Jmix is designed for creating web applications with extensive data models and complex UI primarily tailored for internal users of an organization.

Examples of such applications include a simple CRUD, an admin UI for a website, a business automation tool, a CRM or an ERP-class system. These applications typically involve managing dozens or hundreds of interconnected entities in hundreds or thousands of screens, while using mostly standard UI components like fields, forms and tables.

To effectively create applications of such kind, developers need a tool that enables them to operate on a higher level of abstraction than provided by mainstream technologies like Spring or Jakarta EE. The tool should hide the unnecessary details and save from writing repetitive code, since such applications usually contain a lot of repetitive elements: very similar to each other entities, attributes, UI fields, screens, etc. But the abstraction level must not be too high, to allow developers to express business logic in a familiar programming language and use modern powerful development tools from IDE and VCS to testing frameworks and CI/CD.

The Jmix goal is to provide adequate abstraction for the development of the aforementioned class of applications.

Below, we describe the principles that Jmix is based on.

Full-Stack Development

Jmix offers a full-stack development approach, which has two main aspects:

  1. Using the single programming language and development paradigm. A backend developer can create a business feature on the full stack from the database schema to UI, while writing plain synchronous Java (or Kotlin) code. No need to have expertise in frontend technologies based on JavaScript.

  2. The API is optional. A Jmix web application with the user interface can perfectly function without exposing any API endpoints that introduce complexity and security risks.

These aspects should actually be attributed to the Vaadin framework which is used by Jmix under the hood. Vaadin provides a rich set of UI components each of which has a client part and a server part. The client part is written in JavaScript and runs in the browser, the server part is written in Java and runs on the server. Users interact with the client part of the components, while the server part directly works with the application Java code.

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Figure 1. Example of Vaadin component interactions

So the application developers don’t need to create API for the frontend and don’t write the frontend code. They just interact with the server parts of Vaadin components.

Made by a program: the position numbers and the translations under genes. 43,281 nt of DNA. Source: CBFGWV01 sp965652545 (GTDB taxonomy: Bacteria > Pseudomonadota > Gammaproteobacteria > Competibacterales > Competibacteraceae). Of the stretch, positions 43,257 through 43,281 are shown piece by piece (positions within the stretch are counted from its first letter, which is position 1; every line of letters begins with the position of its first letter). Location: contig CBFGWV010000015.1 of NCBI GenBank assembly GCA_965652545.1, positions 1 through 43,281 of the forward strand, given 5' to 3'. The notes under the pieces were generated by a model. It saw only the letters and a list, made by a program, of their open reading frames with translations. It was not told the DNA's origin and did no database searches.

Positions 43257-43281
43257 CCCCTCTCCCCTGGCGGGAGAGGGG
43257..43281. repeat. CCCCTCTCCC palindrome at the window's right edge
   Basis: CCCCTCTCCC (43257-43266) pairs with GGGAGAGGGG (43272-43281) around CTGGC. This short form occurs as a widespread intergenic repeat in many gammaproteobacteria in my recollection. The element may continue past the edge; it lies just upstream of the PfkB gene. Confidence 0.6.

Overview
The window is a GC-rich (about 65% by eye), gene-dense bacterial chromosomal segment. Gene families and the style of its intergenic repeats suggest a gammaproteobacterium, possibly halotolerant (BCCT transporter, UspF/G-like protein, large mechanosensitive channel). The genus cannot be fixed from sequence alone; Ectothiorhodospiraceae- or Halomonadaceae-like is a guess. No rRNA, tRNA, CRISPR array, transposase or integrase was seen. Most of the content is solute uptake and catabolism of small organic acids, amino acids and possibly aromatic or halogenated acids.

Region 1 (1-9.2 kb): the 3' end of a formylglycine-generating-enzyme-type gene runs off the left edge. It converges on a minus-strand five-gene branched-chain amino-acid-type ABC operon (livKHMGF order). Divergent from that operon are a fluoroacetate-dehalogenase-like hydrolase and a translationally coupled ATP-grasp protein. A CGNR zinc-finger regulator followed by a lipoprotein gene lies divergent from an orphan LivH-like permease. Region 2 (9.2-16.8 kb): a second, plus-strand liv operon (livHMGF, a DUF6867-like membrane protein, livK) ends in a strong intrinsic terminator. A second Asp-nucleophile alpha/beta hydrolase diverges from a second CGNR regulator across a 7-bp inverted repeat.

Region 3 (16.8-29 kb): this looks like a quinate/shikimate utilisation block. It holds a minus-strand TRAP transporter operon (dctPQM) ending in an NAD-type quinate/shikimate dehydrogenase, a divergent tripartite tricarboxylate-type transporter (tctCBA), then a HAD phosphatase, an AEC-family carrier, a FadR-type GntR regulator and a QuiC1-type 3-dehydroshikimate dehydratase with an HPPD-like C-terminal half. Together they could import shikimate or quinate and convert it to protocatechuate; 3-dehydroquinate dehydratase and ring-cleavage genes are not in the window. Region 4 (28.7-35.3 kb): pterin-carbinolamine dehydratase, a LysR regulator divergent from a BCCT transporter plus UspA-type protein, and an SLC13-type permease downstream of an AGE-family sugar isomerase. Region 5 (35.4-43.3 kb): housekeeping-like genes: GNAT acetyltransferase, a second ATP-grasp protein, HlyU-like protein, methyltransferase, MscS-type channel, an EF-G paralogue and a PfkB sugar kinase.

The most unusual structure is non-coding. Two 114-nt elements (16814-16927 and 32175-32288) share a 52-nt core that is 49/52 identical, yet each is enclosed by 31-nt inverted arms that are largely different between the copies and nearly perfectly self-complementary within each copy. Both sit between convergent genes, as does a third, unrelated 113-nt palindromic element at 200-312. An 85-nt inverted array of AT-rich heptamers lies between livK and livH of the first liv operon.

If you are new to this concept, we recommend reading the article in our blog post: Simplicity & Focus Through Server-Driven Web UI Development.

A single programming language and development paradigm allow backend developers to create whole business features instead of just backend parts and APIs. This approach dramatically improves the productivity of a team and enables building a solution without the need for frontend development investments.

The fact that the UI can function without the need to create a special API saves a lot of time for designing, developing, documenting and maintaining the API endpoints. It is also inherently more secure, because the application sends to the browser only data that are really displayed on the user’s screen. There is no risk of extra data being inadvertently exposed to JavaScript in the browser, and there is much less surface area for security vulnerabilities.

The flip side of this approach is that the abstraction over the frontend makes it more difficult to customize UI or create own UI components. It’s of course possible, but generally harder than when using frontend frameworks directly. Also, with the Vaadin’s server-side state model, each user session requires a certain amount of memory on the server, which limits the vertical scalability.

And obviously, Jmix may not be the best solution if the organization already has separate teams of backend and frontend developers, along with established development practices around these teams.

So, the Jmix and Vaadin approach to full-stack development provides more value if the functionality of existing UI components is mostly sufficient for implementing a solution, and deep customizations are needed only in certain parts of the application UI. Another condition is that the number of concurrent (working at the same time) users is predictable and fits within the total memory available on the servers. Both conditions are usually true for enterprise applications that Jmix is targeted for.

In the context of full-stack development, it is also important to discuss the topic of monolithic and microservices architectures.

Solutions built on microservices often feature a frontend that is loosely coupled with the backend. This contrasts with the full-stack development approach, where the user interface directly interacts with the business logic.

But this doesn’t mean that full-stack development works only for monoliths. You can take the best of both worlds if you split a large application into a number of cooperating monoliths, each with its own database and UI.

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Figure 2. Cooperating monoliths

Jmix is well suited for building modular monoliths of any granularity and size.

Modularity is achieved by creating custom add-ons and developing composite projects in Studio, which allows for flexibility in dividing the codebase.

Integration of self-contained application services into a complete information system is supported by the OpenID Connect and Generic REST add-ons, as well as by the fact that Jmix is fully compatible with any asynchronous communication solution.